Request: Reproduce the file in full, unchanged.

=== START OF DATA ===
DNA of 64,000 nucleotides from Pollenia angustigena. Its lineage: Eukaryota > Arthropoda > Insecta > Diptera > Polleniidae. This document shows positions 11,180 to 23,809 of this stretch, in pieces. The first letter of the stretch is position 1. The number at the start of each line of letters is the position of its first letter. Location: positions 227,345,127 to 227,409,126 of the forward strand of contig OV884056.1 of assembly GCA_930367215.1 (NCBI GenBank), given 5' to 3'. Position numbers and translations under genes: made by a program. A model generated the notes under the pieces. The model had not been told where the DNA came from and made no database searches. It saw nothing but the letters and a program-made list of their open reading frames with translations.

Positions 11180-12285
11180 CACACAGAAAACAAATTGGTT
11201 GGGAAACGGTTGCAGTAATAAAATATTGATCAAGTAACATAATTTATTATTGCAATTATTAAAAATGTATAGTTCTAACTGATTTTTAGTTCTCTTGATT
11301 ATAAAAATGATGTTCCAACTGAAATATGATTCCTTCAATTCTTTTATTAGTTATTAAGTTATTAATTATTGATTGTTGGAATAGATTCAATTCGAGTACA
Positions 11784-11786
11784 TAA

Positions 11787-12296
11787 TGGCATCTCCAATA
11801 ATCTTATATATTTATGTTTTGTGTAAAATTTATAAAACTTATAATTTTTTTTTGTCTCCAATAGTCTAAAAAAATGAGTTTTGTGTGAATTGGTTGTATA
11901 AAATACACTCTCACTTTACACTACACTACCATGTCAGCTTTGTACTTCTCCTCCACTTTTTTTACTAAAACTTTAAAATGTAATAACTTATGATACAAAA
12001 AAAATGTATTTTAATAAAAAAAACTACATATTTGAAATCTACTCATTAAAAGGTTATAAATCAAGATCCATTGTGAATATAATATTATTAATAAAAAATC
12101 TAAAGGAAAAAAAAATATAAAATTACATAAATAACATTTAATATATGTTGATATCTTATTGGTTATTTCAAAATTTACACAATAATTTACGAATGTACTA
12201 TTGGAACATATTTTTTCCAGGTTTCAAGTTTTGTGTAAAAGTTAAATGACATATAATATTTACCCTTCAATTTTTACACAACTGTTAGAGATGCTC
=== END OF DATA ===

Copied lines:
DNA of 64,000 nucleotides from Pollenia angustigena. Its lineage: Eukaryota > Arthropoda > Insecta > Diptera > Polleniidae. This document shows positions 11,180 to 23,809 of this stretch, in pieces. The first letter of the stretch is position 1. The number at the start of each line of letters is the position of its first letter. Location: positions 227,345,127 to 227,409,126 of the forward strand of contig OV884056.1 of assembly GCA_930367215.1 (NCBI GenBank), given 5' to 3'. Position numbers and translations under genes: made by a program. A model generated the notes under the pieces. The model had not been told where the DNA came from and made no database searches. It saw nothing but the letters and a program-made list of their open reading frames with translations.

Positions 11180-12285
11180 CACACAGAAAACAAATTGGTT
11201 GGGAAACGGTTGCAGTAATAAAATATTGATCAAGTAACATAATTTATTATTGCAATTATTAAAAATGTATAGTTCTAACTGATTTTTAGTTCTCTTGATT
11301 ATAAAAATGATGTTCCAACTGAAATATGATTCCTTCAATTCTTTTATTAGTTATTAAGTTATTAATTATTGATTGTTGGAATAGATTCAATTCGAGTACA
Positions 11784-11786
11784 TAA

Positions 11787-12296
11787 TGGCATCTCCAATA
11801 ATCTTATATATTTATGTTTTGTGTAAAATTTATAAAACTTATAATTTTTTTTTGTCTCCAATAGTCTAAAAAAATGAGTTTTGTGTGAATTGGTTGTATA
11901 AAATACACTCTCACTTTACACTACACTACCATGTCAGCTTTGTACTTCTCCTCCACTTTTTTTACTAAAACTTTAAAATGTAATAACTTATGATACAAAA
12001 AAAATGTATTTTAATAAAAAAAACTACATATTTGAAATCTACTCATTAAAAGGTTATAAATCAAGATCCATTGTGAATATAATATTATTAATAAAAAATC
12101 TAAAGGAAAAAAAAATATAAAATTACATAAATAACATTTAATATATGTTGATATCTTATTGGTTATTTCAAAATTTACACAATAATTTACGAATGTACTA
12201 TTGGAACATATTTTTTCCAGGTTTCAAGTTTTGTGTAAAAGTTAAATGACATATAATATTTACCCTTCAATTTTTACACAACTGTTAGAGATGCTC